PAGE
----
Professor Richard Lawrence Ross - my mentor and friend of 40 years – has died aged 84.
A fearless, passionate, kind-hearted intellectual, he was a pre-eminent figure in film education for three decades.
A modest man who wore his considerable academic achievements lightly, he was known by peers and students alike simply as Dick.
In his later years - as the storyteller's storyteller – Dick was in great demand the world over as a visiting professor, spinning yarns peppered with wit and wisdom to eager devotees in the lecture halls, cafés and watering holes of Europe, where he could often be found holding court – with a glass of his favoured Châteauneuf-du-Pape - long into the night.
Born December 22, 1935 in Hokitika, Dick's father, Paddy Ross, owned the local bike shop and, as a member of the reserve Fire Brigade, played the B Flat cornet in the fireman's band. His mother was Muriel Bell, a school teacher.
Dick attended Canterbury University College where he met the textile artist Phyllis Ellen Hamilton.
Dick studied theology but left before he graduated. The story goes his questioning of the existence of God ruffled feathers. That coupled with the discovery of "forbidden gin" in his room on campus meant he was "encouraged" to drop out.
Dick and Phyllis married in 1957 in London, England, and Dick pursued a career in journalism.
A stint at the Exchange Telegraph was followed by five years with Visnews Ltd. His innate ability to remain calm under pressure – he thrived on impossible deadlines - came to the fore when, in 1965, he joined BBC TV News as an editor.
The gatherings at the Ross' house in north London were legendary, attracting many of the leading lights at the vanguard of the literary and artistic world of 1960s London, with lifelong friends such as the painter Pat Hanley, painter/sculptor Bill Culbert (fellow New Zealanders) and the British artists Bridget Riley and Peter Sedgley a regular feature.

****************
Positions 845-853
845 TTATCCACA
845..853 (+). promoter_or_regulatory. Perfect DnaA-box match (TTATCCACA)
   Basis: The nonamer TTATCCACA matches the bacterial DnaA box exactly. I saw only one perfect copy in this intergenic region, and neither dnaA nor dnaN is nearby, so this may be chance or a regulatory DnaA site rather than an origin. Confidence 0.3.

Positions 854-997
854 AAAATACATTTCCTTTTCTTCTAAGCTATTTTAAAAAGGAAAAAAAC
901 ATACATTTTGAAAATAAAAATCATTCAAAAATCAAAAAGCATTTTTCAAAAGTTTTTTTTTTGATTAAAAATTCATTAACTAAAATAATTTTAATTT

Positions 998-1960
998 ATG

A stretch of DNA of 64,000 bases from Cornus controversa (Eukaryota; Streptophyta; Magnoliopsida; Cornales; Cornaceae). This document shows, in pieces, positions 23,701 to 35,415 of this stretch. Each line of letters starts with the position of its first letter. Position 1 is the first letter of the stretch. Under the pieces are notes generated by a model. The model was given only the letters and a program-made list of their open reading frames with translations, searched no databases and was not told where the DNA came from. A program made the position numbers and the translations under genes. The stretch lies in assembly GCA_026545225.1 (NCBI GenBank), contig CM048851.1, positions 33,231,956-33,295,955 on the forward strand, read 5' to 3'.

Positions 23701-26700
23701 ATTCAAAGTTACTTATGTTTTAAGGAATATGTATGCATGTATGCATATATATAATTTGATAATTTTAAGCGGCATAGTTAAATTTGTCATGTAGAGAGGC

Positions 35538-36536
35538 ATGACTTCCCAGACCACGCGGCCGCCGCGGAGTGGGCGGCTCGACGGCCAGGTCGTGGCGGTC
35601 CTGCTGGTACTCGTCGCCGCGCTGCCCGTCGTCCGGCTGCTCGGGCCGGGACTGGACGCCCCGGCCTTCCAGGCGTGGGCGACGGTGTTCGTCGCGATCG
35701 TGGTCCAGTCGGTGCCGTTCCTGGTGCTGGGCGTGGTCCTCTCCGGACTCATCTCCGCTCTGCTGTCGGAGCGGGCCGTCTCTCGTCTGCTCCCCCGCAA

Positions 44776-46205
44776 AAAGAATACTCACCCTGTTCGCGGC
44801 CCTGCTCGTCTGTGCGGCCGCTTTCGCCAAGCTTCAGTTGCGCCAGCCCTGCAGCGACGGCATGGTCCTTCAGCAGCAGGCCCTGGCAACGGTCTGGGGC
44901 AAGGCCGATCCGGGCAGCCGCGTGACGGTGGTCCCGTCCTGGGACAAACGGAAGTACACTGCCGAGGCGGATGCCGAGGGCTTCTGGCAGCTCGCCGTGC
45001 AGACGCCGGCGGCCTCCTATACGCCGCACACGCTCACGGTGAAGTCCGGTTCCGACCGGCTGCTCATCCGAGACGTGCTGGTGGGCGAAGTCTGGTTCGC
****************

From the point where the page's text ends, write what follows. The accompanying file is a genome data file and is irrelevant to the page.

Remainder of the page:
In 1980 Dick was headhunted for the role that would come to define him: Professor of Film and Television at the Royal College of Art (RCA).
I can only speculate on why he was headhunted by the RCA. Certainly he moved in the same circles as many of the leading avant-garde artists/writers/filmmakers of the 1960s, plus he was a consummate storyteller with an encyclopedic knowledge of European cinema.
While at the BBC, he also taught screenwriting part time at Nottingham University. I guess someone at the RCA just had the good sense to take a risk and hire outside of the world of career academics. It certainly paid off.
A maverick with an uncanny instinct for spotting potential, Dick changed the lives and launched the careers of countless filmmakers. The bridges he built between academia and industry were groundbreaking and unprecedented, and the battles he fought with the administration to secure funding and keep the doors of the film department open, were legion and legendary.
That he succeeded for so long (the RCA film school was voted the best in Europe on several occasions during that period) against such enormous odds, is testament to his integrity, dogged determination and unwavering belief in young talent.
In 1989, he accepted the position as Co-Chair (with film director Milos Foreman) at the Graduate Film Dept, Columbia University, New York. From 1990/92 he was Chairman of the Grad Film Dept, New York University.
Dick returned from the US in 1992. As someone who didn't like to stand on ceremony - who also smoked unfiltered Gauloises - I believe Dick was at odds with the straitlaced American administrative system from the outset.
Combined with this, his love for his family and his need to reconnect with his spiritual home in the Vaucluse, France, cut short his American tenure, but his burning desire to teach never dimmed.
Following retirement Dick divided his time between his apartment in Wapping and the house in France.
Beset with tragedy in recent years – his soulmate Phyllis died in 2014, followed a year later by his beloved son Adam – Dick retired from public office.
His sharp mind and analytical skills remained potent to the end – he even appraised a PhD research proposal of my own just a month before his death – and his legacy lives on through his family and those who had the great fortune to spend time in his orbit.
Dick is survived by his daughter Rebecca Ellen Ross, his grandchildren Ellen, Sebastian, Rebecca and Oscar, and his great-grandchildren Alexander and Svala.
• Writer and director Simon David Eden is a member of the Writers Guild of America West, British Academy of Songwriters & Composers, Leonardo - the International Society for Arts, Science & Technology, the National Association of Writers in Education, and the Society of Authors.